In Michigan when winter sets in, insects become very scarce, and that forces most of the bat species to seek out venues for hibernation. These might include attics, barns, caves, mines, or even crevices in the rock. During hibernation, bats transition to a state which is very sleep-intensive, and their body temperature may actually drop to somewhere near freezing.

The heart rate will also plummet from approximately 250 beats per minute down to somewhere around 10 beats per minute. During the hibernation period, a bat will sleep for days to weeks at a time, and these intervals are interrupted by brief interludes of wakefulness, during which body temperature rises to normal for several hours.

When Bats Emerge

After having spent the entire winter in a state of hibernation, bats begin emerging from their retreats throughout April and May, in response to increasingly warm temperatures. It’s also essential that at this time of year, a great many more insects will be out and about, and this is exactly what a hungry bat needs after months of no food intake.

Having come out of their caves or barns, most bats will spend their entire spring and summer evening foraging for food. Bats are most active during twilight and afterward, and at these times they fill up on all the insects which have been proliferating since warmer weather appeared. In order to find and catch the tiny insects they love to eat, they will hunt them down using echolocation to discover where their prey is hiding.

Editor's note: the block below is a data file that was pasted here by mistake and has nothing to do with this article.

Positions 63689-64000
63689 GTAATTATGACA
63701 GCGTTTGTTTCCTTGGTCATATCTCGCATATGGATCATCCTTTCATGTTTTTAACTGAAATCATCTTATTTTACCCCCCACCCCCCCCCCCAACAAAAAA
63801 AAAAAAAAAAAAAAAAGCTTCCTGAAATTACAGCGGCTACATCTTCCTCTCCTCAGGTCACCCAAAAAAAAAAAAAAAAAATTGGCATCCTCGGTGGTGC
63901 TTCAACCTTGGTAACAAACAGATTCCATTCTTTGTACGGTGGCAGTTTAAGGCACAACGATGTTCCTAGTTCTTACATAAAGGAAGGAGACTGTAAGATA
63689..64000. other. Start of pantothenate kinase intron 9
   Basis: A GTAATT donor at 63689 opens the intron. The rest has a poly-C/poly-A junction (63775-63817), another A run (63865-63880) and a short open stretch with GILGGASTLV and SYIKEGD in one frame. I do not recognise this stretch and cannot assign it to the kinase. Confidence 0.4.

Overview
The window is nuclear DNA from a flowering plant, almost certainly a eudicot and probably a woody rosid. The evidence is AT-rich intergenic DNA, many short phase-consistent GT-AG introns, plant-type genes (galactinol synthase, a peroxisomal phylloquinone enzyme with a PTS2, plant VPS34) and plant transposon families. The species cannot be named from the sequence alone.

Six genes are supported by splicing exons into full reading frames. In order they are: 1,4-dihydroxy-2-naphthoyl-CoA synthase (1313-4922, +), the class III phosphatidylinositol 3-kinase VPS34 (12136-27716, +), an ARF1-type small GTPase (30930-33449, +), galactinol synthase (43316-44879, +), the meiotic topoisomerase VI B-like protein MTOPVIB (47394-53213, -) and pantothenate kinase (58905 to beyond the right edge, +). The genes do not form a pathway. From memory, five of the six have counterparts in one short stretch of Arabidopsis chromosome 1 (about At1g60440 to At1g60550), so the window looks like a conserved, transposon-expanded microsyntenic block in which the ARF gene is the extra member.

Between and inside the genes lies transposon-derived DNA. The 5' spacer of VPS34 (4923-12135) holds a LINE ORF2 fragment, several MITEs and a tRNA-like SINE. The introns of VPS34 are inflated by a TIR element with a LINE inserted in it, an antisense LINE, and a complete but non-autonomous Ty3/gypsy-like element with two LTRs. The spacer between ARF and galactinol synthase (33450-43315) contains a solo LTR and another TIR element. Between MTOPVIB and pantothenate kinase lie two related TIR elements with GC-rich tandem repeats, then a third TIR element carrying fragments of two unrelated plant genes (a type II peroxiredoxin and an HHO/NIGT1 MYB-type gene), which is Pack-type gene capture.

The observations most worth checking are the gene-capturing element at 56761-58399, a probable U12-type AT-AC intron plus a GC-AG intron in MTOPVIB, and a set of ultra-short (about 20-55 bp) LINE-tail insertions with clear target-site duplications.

Bats have a wide variety of preferences for bugs, including anything from forest pests to mosquitoes, and insects which abound in agricultural areas. It is known that in a single day, bats routinely eat up to half their body weight in insects, and will consume millions of insects every summer. So when you’re tempted to shun bats as creepy little bloodsuckers, keep in mind that they’re helping to keep the insect population under control.

Mating Behavior of Bats

Typically, bats from the majority of species will mate in the fall, but the females are capable of storing the sperm and delaying fertilization until the following spring time. At that time, each female bat will generally give birth to just one bat pup. The pups will be able to fly at the age of one month, but they will continue returning to the maternal roost while they’re learning the skills necessary for foraging.

During the spring and summer time, it’s common for female bats to cluster in maternal roosts, usually in barns or trees. Brown bats are known to number as many as 10,000 individuals in a single location, whereas tree-dwelling bat colonies typically contain far fewer individuals. The time for bats to emerge from hibernation is fast approaching, so you can expect to see the occasional bat silhouette moving across a dusky sky in the near future. They might not make you feel warm and fuzzy, but they are one of the most effective insect control mechanisms on our planet.